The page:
JP Morgan is looking past the impacts of the coronavirus and forecasting a rebound for later in the year, buoyed by strong consumer spending and Chinese fiscal stimulus.
The coronavirus – now known as COVID-19 – has killed over a thousand people and sent volatility spiking with fears that it could tip the global economy into a recession. But with new reported cases beginning to slow, global asset manager JP Morgan believes that a turnaround is now on the way.
“What we’re really making a bet on is that this is a transitory event,” said Leon Goldfeld, a Hong Kong-based portfolio manager in the Multi-Asset Solutions team.
“It has an immediate impact on GDP, but that will be offset later in the year.”
Consumer spending on travel and tourism has been hit particularly hard by COVID-19, with Singaporean authorities slashing visitor arrival estimates by a third and Macau – already suffering from yesteryear’s trade war uncertainty – closing its casinos.
But Mr Goldfeld expects that more people will travel – and spend – as anxiety about COVID-19 lifts. A similar rebound occurred after the SARS outbreak, when Hong Kong’s tourism sector bounced back after an almost 70 per cent drop in arrivals at the height of the pandemic.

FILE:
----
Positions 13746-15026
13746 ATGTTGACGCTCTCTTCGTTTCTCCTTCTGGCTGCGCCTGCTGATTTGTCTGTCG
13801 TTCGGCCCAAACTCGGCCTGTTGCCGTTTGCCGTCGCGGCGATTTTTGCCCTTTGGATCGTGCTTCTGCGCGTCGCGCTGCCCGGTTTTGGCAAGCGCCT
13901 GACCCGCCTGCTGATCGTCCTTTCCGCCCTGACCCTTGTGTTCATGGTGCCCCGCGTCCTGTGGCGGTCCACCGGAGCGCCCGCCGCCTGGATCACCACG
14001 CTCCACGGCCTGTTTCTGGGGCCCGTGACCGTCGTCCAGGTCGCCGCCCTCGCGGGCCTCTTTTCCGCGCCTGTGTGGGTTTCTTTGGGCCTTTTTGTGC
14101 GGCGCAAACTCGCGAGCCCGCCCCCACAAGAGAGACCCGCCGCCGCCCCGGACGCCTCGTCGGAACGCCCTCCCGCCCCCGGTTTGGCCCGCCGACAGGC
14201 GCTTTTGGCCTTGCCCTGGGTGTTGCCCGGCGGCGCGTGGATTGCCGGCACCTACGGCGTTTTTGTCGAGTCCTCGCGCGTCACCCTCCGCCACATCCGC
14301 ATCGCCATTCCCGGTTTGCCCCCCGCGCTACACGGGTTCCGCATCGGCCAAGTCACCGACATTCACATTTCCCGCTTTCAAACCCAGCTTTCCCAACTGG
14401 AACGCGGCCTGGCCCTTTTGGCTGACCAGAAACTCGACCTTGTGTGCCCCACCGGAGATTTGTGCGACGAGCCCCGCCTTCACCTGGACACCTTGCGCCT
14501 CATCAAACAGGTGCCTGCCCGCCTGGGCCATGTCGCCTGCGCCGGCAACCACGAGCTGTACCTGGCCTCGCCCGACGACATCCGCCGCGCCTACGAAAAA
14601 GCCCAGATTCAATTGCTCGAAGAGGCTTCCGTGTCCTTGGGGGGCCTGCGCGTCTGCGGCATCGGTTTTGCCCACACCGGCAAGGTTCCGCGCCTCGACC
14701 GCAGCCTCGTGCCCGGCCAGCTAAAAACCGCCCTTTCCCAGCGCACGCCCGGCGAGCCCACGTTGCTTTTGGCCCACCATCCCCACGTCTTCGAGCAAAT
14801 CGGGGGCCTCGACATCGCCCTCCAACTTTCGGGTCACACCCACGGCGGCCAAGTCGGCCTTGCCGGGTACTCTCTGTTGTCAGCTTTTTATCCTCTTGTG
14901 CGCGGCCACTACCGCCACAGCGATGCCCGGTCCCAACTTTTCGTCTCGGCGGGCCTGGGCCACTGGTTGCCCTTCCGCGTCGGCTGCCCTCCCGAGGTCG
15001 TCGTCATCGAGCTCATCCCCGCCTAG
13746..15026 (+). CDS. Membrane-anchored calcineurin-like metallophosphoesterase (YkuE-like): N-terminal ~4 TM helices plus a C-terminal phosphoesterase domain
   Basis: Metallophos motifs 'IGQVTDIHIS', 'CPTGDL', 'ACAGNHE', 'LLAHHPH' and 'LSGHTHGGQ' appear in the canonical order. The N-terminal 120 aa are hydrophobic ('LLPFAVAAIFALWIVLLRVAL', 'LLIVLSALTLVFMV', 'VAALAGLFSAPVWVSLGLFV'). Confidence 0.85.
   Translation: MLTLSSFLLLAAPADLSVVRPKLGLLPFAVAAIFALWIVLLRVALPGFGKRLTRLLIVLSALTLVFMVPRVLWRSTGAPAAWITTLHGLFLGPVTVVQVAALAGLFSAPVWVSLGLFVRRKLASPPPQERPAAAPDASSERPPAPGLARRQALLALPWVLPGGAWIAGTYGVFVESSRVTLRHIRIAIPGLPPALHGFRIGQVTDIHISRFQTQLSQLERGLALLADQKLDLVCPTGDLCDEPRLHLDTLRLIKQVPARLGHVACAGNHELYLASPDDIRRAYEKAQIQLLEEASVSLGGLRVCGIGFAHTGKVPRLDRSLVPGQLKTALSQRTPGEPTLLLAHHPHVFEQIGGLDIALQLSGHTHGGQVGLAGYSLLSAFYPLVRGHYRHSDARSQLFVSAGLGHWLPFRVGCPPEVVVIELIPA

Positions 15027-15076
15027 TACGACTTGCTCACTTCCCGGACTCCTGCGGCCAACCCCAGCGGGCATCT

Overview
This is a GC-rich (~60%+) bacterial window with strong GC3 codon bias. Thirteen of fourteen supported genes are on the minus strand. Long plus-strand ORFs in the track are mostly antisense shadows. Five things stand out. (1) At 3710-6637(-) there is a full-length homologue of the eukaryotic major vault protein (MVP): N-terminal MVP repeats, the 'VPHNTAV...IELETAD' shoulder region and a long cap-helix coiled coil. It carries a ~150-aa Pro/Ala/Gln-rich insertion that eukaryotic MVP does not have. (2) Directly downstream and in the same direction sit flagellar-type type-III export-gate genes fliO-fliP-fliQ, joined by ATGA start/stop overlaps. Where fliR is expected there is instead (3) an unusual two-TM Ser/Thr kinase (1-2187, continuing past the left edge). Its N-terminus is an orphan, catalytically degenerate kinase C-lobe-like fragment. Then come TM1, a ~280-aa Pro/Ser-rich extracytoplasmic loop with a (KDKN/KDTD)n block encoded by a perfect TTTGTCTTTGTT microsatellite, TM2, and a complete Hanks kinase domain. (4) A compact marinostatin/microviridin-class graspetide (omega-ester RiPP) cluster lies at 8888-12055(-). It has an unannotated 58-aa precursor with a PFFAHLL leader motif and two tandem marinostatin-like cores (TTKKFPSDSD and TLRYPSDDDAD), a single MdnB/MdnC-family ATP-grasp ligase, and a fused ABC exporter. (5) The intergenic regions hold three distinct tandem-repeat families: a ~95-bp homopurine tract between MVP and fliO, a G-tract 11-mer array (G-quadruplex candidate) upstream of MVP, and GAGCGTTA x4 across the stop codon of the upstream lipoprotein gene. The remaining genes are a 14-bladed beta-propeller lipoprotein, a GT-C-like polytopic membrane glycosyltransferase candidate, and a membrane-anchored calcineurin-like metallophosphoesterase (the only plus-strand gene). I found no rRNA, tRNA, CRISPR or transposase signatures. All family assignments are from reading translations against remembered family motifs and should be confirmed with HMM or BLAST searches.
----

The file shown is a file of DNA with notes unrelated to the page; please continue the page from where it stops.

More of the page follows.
“Events that haven’t occurred in the first quarter are going to occur in the second or third quarter, but they’re still going to occur,” Mr Goldfeld said.
“You’re delaying them but you’re not fully cancelling them… and because there is delayed spending and forced saving, people may go out and take a trip they otherwise wouldn’t.”
However, keeping businesses afloat long enough for that rebound to occur will be tough, as restaurants and travel agents struggle to get people in the door.
“The critical thing is to keep this a liquidity event rather than a solvency event, because if you bankrupt them, that will slow down the recovery that much more,” Mr Goldfeld said.
“And banks have been told to maintain liquidity to businesses that are genuinely being impacted, such that they can ride through this period.”
Mr Goldfeld also anticipates that, in addition to its 10 basis point rate cut, China will accelerate fiscal spending in the areas that have been the most affected by COVID-19 to restore consumer confidence.
The recovery will also be buoyed by China’s corporates, with companies like Alibaba providing flexible temporary employment to people who have lost their jobs due to the crisis.
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